by Aurogeeta Das
In my previous post, I used the word ‘aphorism’ to describe Tagore’s poetry in Stray Birds. Before I continue my exploration of Tagore’s exploration of birds in his writing, I feel that this term requires some clarification. After all, an aphorism is not generally understood to be poetic. In the The Jewel That is Best, William Radice discusses the pros and cons of using the word ‘aphorism’ to describe Tagore’s poetry and understandably questions what word should be used, if not aphorism. He states,
Some people have called them epigrams; but the gnomic, ironic, often malicious connotations of the epigram… are not, for the most part, appropriate for Tagore. ‘Aphorism’ is better, and may be valid for Tagore’s own English translations of his poems of this sort, but the term is not usually applied to poetry, and every poem in the present volume is most definitely a poem, not a prose maxim or pensée. Moreover, the worldly yet subversive motive behind many aphorisms, particularly in the French tradition, is again not present in Tagore.” (1)
Radice ends by concluding that the best way to refer to these pieces is as ‘brief poems’.
Tagore himself seemed to derive considerable delight in being asked to write something ‘brief’. In his correspondence, we find explanations of the origins of the pieces that ultimately constituted the slim volume Stray Birds. Chief among these seemed to be a demand among his Japanese and Chinese admirers to jot something down on a hand fan, for example. This was during his travels to these countries. The brevity here is therefore not only occasioned due to pragmatic reasons — i.e. the space available, but also by the ‘moment’, if one may call it so — a brief moment of encounter between Tagore and an admirer, during which Tagore gifts a few lines written swiftly. Tagore writes of his pleasure that Chinese and Japanese admirers, unlike Indian ones, appreciated brevity, no doubt in part due to their tradition of the haiku. To me, a good haiku, despite being brief, seems to be characterised by reflections on a broader scale, suggesting through its little moments and brief words, things of greater — even perhaps, of universal — significance. A kind of mysticism permeates many of Tagore’s ‘aphorisms’ in Stray Birds:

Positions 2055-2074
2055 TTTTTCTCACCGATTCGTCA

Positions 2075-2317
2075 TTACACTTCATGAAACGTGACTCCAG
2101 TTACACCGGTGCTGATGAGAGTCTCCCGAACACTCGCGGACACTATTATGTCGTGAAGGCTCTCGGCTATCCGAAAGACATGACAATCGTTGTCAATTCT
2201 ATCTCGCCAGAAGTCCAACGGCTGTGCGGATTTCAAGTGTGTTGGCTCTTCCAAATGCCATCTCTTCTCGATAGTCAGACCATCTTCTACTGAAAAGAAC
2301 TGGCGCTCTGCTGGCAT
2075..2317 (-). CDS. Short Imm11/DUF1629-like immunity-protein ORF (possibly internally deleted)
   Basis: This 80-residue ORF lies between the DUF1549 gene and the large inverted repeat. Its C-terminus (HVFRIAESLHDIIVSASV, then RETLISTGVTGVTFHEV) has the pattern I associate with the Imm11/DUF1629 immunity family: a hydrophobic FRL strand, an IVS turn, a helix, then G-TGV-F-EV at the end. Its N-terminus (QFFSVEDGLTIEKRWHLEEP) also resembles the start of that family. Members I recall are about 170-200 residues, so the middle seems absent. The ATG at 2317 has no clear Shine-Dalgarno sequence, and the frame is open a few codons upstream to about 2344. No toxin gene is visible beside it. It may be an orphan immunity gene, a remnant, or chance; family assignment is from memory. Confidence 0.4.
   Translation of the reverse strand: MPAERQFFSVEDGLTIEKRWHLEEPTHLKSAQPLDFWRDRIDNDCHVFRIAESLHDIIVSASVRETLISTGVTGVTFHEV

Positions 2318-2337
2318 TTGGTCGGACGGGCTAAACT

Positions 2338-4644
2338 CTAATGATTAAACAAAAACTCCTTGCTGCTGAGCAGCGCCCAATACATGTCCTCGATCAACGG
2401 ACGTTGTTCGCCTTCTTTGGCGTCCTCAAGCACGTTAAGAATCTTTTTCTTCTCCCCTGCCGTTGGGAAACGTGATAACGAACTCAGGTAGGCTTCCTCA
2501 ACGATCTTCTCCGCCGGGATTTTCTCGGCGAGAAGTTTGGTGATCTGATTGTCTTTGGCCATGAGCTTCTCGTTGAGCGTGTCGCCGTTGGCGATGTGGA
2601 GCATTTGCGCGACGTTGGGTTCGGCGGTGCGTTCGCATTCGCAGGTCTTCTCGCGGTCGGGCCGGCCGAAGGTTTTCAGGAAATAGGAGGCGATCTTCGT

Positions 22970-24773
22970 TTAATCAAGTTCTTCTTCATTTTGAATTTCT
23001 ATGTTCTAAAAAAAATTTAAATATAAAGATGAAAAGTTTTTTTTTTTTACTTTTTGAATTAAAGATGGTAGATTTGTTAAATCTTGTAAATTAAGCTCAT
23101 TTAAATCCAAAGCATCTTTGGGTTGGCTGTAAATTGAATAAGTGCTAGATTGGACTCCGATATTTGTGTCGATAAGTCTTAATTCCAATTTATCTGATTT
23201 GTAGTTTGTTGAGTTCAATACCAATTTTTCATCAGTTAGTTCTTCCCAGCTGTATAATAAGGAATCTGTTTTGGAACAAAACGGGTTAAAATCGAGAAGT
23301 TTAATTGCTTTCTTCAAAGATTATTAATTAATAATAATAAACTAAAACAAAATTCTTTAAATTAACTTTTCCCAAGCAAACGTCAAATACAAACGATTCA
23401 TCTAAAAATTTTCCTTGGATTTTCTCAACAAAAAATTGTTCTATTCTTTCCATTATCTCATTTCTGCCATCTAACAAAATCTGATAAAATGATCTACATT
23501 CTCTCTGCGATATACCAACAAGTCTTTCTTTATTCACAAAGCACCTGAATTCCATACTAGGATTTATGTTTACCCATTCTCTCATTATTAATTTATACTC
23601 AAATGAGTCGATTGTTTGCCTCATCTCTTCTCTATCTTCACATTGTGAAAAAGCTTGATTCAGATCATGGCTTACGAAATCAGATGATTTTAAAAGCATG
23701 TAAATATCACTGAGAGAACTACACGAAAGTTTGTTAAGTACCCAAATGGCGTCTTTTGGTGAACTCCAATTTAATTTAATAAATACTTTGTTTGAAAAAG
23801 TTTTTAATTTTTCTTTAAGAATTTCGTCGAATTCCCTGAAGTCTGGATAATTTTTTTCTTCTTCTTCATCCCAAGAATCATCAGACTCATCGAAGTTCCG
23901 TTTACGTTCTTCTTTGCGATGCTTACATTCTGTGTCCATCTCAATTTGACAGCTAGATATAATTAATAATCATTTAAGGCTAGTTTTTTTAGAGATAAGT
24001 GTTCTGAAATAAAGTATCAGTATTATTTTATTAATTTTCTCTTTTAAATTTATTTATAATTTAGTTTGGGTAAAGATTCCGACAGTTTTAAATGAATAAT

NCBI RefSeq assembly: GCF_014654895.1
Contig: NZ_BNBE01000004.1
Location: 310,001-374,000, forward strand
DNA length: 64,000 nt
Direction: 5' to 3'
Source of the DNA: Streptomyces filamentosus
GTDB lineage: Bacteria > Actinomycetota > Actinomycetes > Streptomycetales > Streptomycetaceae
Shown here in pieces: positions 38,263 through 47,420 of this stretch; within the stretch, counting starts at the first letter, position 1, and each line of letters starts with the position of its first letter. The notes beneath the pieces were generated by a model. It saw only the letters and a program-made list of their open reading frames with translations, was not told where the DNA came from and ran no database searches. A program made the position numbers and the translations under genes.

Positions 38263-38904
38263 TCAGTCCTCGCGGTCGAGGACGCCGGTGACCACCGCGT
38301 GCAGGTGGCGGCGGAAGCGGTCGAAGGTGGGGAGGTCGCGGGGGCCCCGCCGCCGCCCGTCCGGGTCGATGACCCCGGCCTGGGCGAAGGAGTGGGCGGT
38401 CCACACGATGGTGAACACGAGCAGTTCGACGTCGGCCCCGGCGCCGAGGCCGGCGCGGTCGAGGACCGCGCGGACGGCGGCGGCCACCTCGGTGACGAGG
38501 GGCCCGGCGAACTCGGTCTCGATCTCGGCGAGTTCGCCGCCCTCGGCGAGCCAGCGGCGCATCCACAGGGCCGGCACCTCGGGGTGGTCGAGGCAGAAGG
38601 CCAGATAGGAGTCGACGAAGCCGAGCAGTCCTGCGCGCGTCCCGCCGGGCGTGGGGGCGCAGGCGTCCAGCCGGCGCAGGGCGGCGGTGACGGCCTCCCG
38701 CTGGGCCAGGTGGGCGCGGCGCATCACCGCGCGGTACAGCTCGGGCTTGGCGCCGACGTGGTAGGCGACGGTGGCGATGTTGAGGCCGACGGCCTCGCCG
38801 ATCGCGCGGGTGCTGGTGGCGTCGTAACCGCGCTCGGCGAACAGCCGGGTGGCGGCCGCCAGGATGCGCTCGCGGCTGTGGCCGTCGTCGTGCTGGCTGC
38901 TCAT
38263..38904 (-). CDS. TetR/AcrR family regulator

There are tracts in my life that are bare and silent. They are the open spaces where my busy days had their light and air. (2)
It is this quality in Tagore’s brief poetry that is hard to emulate. I know, because I have tried in vain! It is possibly due to my own frustrations in this area that I wanted to share here some modern examples of haiku-like poetry. It is not so much as a comparison to Tagore’s sublime thoughts on nature that I offer these here, nor even as a linguistic or cultural parallel. It is more due to the beauty of the formal parallel that I quote Charles Reznikoff. Some of Reznikoffs poetry also provides an example of brevity suggesting something more. You might say that these are also poetic nuggets of sorts. These examples are from The Art of Hunger, a collection of non-fiction prose by the American writer Paul Auster:
The stiff lines of the twigs
Blurred by buds.
The trees’ shadows lie in black pools in the lawns.
In a cloud bones of steel.
While Tagore wrote so beautifully about nature, some of Reznikoff’s poetry seems to me to comment with elegant irony, on urban New York, by using images of nature:
This smoky winter morning —
do not despise the green jewel among the twigs
because it is a traffic light.